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General Forestry => Chainsaws => Topic started by: Log Hogger on December 04, 2009, 09:21:53 AM

Title: Winter bar oil?
Post by: Log Hogger on December 04, 2009, 09:21:53 AM
I just finished off a jug of Stihl winter bar & chain oil, I forget the price but it was well over twice as much as the b&c oil I get from TSC.  An internet search revealed that I can dilute regular b&c oil with up to 10% kerosene for winter use. 

Is this a proper technique, and if so, what dilution should I use? 
Title: Re: Winter bar oil?
Post by: Rocky_J on December 04, 2009, 10:17:58 AM
Bar oil is not rocket science. It's a full-loss lubrication system, so it pretty much just has to be able to flow to the bar and hold on to the chain long enough to make it one or two trips around the bar before getting flung off. If it's too thick to flow then thin it out a little. Maybe some pencil neck geek can come up with exact percentages based on ambient temperature and viscosity analyzations but I've never found the need to go to that much trouble. 
Title: Re: Winter bar oil?
Post by: Gary_C on December 04, 2009, 10:28:50 AM
Yes to what Rocky J said. And don't buy kero, use cheaper diesel fuel or used motor oil. Whatever is cheapest.  :)
Title: Re: Winter bar oil?
Post by: Log Hogger on December 04, 2009, 07:50:21 PM
Thanks guys, I've got some kerosene around already so I'll just add enough to get it flowing.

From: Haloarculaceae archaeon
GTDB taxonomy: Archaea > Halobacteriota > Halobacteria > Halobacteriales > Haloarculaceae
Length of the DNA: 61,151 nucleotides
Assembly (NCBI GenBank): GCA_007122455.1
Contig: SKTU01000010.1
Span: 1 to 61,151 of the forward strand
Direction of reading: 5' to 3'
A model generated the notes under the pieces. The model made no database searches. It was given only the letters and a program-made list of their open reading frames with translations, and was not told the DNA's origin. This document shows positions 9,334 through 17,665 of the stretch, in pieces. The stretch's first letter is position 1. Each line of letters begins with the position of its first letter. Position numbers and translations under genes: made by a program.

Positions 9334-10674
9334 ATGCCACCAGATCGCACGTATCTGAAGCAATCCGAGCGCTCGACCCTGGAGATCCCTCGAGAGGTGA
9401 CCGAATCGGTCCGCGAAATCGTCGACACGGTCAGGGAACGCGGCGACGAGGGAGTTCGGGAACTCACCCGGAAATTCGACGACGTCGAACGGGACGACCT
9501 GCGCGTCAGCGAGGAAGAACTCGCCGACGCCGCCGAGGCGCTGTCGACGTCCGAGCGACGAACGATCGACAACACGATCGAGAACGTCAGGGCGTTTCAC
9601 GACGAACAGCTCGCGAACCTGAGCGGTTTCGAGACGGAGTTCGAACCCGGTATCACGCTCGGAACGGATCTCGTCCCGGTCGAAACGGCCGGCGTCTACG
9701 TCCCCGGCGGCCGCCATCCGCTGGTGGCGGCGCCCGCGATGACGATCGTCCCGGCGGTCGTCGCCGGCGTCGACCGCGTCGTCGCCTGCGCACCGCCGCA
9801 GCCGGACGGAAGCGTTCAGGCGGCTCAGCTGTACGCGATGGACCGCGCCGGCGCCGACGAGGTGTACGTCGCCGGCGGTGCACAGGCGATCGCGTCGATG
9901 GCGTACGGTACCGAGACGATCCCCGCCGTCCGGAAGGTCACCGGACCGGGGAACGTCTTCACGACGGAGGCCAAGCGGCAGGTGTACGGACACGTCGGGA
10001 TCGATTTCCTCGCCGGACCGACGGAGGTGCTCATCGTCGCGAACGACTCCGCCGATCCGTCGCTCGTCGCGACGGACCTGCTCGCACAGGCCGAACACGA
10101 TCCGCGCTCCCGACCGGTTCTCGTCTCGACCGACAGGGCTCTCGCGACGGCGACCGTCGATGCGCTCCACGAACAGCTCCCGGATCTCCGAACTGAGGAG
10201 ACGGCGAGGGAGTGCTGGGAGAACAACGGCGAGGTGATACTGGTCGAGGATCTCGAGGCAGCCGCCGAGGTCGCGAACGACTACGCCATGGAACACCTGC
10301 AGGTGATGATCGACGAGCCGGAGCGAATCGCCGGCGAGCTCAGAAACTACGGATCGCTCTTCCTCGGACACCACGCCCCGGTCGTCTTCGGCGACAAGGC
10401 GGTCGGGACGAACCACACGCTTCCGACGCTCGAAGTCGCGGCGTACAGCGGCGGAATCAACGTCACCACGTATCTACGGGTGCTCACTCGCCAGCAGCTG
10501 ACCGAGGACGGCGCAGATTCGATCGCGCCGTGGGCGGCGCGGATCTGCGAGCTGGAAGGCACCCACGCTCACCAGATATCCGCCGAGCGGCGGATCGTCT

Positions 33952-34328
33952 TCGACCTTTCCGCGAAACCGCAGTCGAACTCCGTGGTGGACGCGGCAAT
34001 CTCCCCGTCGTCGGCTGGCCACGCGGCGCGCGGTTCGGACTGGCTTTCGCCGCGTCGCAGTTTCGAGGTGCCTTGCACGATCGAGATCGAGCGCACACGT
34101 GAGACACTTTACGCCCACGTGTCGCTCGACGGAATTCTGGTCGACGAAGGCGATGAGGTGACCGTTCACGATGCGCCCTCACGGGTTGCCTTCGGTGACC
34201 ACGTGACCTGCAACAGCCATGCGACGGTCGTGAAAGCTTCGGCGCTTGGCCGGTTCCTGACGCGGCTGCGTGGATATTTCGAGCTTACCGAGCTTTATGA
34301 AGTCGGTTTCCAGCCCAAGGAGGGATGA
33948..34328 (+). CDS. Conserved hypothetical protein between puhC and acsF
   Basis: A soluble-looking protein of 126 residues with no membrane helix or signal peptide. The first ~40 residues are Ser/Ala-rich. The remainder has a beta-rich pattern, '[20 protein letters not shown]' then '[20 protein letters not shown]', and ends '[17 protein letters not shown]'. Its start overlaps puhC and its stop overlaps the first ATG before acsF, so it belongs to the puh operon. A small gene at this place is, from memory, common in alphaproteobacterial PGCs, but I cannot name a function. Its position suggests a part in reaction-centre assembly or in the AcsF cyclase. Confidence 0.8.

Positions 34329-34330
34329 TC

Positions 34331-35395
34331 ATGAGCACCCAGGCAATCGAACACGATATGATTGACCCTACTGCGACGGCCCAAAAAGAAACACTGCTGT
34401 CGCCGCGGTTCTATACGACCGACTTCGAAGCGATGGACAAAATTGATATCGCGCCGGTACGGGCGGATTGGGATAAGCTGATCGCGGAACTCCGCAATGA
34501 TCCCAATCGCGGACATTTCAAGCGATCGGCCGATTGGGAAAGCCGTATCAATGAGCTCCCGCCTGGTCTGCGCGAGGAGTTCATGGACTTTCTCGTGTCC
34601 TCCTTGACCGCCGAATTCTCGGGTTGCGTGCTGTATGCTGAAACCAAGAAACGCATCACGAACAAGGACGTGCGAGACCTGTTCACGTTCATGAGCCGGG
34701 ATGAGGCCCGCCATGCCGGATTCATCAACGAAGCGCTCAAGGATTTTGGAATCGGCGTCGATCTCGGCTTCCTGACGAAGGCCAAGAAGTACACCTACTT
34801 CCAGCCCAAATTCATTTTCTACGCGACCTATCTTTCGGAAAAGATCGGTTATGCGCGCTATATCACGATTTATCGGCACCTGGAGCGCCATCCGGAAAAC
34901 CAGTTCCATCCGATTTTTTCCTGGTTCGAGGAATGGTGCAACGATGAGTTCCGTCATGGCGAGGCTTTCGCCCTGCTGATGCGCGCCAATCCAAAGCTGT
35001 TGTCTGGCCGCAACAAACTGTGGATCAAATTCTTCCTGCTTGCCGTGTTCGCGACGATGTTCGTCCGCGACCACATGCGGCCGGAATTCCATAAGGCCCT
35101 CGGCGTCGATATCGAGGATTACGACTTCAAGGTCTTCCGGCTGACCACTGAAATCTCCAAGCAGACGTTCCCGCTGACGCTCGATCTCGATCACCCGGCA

Title: Re: Winter bar oil?
Post by: bill m on December 04, 2009, 09:26:05 PM
I save the hydraulic oil from my tractor ( gets changed every 100 hrs ) and mix that with summer bar oil . About a 50/50 mix. Been doing this for about the last 8 years with no problems with bar or chain wear.
Title: Re: Winter bar oil?
Post by: pineywoods on December 04, 2009, 10:12:48 PM
I save the hydraulic oil from my tractor ( gets changed every 100 hrs ) and mix that with summer bar oil . About a 50/50 mix. Been doing this for about the last 8 years with no problems with bar or chain wear.

I mix used hydraulic oil with STP, one can to 5 gallons of oil. Makes it sticky, just like good bar oil. I can't tell it from the real stuff.
Title: Re: Winter bar oil?
Post by: Al_Smith on December 05, 2009, 05:17:33 AM
I just finished off a jug of Stihl winter bar & chain oil, I forget the price but it was well over twice as much as the b&c oil I get from TSC.  
If it comes in an orange jug that says Stihl on it  ,it should come at no surprise that the price is going to be considerabley higher . After all one must consider the almighty Stihl oil certainly has to be the most super duper bestest stuff on the planet you know ,sarcasm intended . :)

Save the jug then dump the TSC stuff in it. Nobody will know the difference .
Title: Re: Winter bar oil?
Post by: Cut4fun on December 05, 2009, 07:45:51 AM
Thin, cheap and works good for winter for me. Walmart WHITE bottle sure tech sold in car section.
Title: Re: Winter bar oil?
Post by: bandmiller2 on December 05, 2009, 07:59:23 AM